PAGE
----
Show simple item record

dc.contributor.advisorStout, Mark
dc.creatorAdamcheck, Rebecca
dc.date.accessioned2021-06-25T17:26:13Z
dc.date.created2021-05
dc.date.issued2021-05-20
dc.date.submittedMay 2021
dc.identifier.urihttp://jhir.library.jhu.edu/handle/1774.2/64280
dc.description.abstractThe study of intelligence tends to focus on failures, tradeoffs, and organizational structure issues within the intelligence community that lead to those failures. Though all important topics to investigate, it has left a void in research on the sufficiency and value of intelligence, more specifically, whether advancements in technology make technical intelligence collection a sufficient means of meeting objectives. Also left understudied is whether technological advancements impact the relative value of human intelligence and technical intelligence. The following research employs comparative case studies to explore these issues. An analysis of the Second World War, Cold War, and Operation Neptune Spear were inconclusive as sufficiency and value are determined on a situational basis and impacted by external factors.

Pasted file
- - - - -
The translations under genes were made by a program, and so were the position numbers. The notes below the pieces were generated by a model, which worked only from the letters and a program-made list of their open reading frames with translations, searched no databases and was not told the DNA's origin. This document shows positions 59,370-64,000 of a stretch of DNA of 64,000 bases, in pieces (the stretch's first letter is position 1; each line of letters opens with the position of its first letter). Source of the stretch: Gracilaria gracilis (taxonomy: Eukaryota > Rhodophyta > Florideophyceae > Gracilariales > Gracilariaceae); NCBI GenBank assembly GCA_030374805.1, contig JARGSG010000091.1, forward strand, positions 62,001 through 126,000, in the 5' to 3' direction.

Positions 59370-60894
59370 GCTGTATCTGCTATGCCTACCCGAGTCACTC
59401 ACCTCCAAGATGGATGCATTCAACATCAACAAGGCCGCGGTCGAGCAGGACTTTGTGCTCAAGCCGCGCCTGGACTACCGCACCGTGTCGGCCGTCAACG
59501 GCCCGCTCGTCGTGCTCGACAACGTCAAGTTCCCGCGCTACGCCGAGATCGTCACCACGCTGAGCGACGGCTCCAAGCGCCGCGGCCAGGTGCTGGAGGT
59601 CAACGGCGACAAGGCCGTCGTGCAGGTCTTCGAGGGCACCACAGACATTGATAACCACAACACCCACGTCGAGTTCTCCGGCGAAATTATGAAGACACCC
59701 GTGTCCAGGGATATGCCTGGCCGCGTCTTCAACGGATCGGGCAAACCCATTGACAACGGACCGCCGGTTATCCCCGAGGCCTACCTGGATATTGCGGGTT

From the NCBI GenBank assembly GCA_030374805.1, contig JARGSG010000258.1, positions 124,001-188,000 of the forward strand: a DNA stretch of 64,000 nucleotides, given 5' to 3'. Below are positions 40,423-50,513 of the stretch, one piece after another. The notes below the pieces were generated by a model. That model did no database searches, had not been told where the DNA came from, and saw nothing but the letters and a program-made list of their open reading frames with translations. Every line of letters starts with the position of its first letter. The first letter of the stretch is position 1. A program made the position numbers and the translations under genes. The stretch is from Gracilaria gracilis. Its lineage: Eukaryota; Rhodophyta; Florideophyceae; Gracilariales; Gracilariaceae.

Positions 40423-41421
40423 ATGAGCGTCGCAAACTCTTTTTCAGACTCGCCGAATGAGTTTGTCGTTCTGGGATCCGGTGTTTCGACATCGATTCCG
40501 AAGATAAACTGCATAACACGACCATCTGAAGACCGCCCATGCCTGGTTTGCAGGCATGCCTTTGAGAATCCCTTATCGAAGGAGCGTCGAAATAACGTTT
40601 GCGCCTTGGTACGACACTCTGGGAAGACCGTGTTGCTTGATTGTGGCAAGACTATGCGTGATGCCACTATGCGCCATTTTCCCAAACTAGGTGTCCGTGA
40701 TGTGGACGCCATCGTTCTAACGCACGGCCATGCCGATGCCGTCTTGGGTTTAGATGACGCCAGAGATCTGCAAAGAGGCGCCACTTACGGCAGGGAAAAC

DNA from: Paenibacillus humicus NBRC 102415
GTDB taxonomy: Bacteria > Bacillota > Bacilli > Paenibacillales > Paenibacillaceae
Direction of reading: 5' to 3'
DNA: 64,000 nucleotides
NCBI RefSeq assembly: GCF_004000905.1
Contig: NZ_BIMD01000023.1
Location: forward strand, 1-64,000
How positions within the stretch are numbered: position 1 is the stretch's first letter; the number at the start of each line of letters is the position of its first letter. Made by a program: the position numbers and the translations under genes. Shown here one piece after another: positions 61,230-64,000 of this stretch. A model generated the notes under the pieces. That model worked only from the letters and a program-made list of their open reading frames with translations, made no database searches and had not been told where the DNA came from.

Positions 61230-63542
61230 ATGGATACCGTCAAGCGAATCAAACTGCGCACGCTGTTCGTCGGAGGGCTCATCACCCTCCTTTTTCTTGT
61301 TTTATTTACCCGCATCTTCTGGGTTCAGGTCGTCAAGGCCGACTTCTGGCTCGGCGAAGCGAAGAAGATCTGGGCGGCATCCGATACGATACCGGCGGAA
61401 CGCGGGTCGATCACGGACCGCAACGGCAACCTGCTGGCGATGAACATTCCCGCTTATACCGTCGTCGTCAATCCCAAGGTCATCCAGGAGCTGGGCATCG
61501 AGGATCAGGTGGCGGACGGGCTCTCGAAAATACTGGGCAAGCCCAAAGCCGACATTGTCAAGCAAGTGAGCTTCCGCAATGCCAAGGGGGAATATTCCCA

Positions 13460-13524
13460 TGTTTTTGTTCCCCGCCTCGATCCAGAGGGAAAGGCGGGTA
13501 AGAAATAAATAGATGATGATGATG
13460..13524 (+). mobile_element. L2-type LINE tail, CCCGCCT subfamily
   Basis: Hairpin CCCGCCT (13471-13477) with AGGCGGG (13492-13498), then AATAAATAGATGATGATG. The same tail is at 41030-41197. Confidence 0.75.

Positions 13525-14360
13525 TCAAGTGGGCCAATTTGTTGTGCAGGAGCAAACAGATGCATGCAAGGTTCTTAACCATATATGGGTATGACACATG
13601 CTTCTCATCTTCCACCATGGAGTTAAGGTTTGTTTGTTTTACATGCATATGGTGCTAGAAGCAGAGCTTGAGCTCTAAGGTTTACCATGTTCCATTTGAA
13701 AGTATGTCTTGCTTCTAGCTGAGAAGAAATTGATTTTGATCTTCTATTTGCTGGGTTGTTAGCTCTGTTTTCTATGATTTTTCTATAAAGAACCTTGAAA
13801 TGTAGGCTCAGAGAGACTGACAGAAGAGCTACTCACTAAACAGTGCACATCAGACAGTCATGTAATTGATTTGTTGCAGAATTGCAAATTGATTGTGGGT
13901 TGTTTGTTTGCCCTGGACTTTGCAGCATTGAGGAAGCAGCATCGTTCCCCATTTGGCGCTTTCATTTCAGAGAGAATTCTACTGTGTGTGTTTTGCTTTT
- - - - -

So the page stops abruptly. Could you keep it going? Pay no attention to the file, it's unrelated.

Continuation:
dc.format.mimetypeapplication/pdf
dc.language.isoen_US
dc.publisherJohns Hopkins University
dc.subjectIntelligence, Collection
dc.titleSUFFICIENCY AND RELATIVE VALUE OF INTELLIGENCE COLLECTION METHODS
dc.typeThesis
thesis.degree.disciplinenot listed
thesis.degree.grantorJohns Hopkins University
thesis.degree.grantorAdvanced Academic Programs
thesis.degree.levelMasters
thesis.degree.nameM.A.
dc.date.updated2021-06-25T17:26:13Z
dc.type.materialtext
thesis.degree.departmentGlobal Security Studies
local.embargo.lift2025-05-01
local.embargo.terms2025-05-01
dc.contributor.committeeMemberO'Byrne, Sarah
dc.contributor.committeeMemberClark, Sarah
dc.publisher.countryUSA


Files in this item

Thumbnail

This item appears in the following Collection(s)

Show simple item record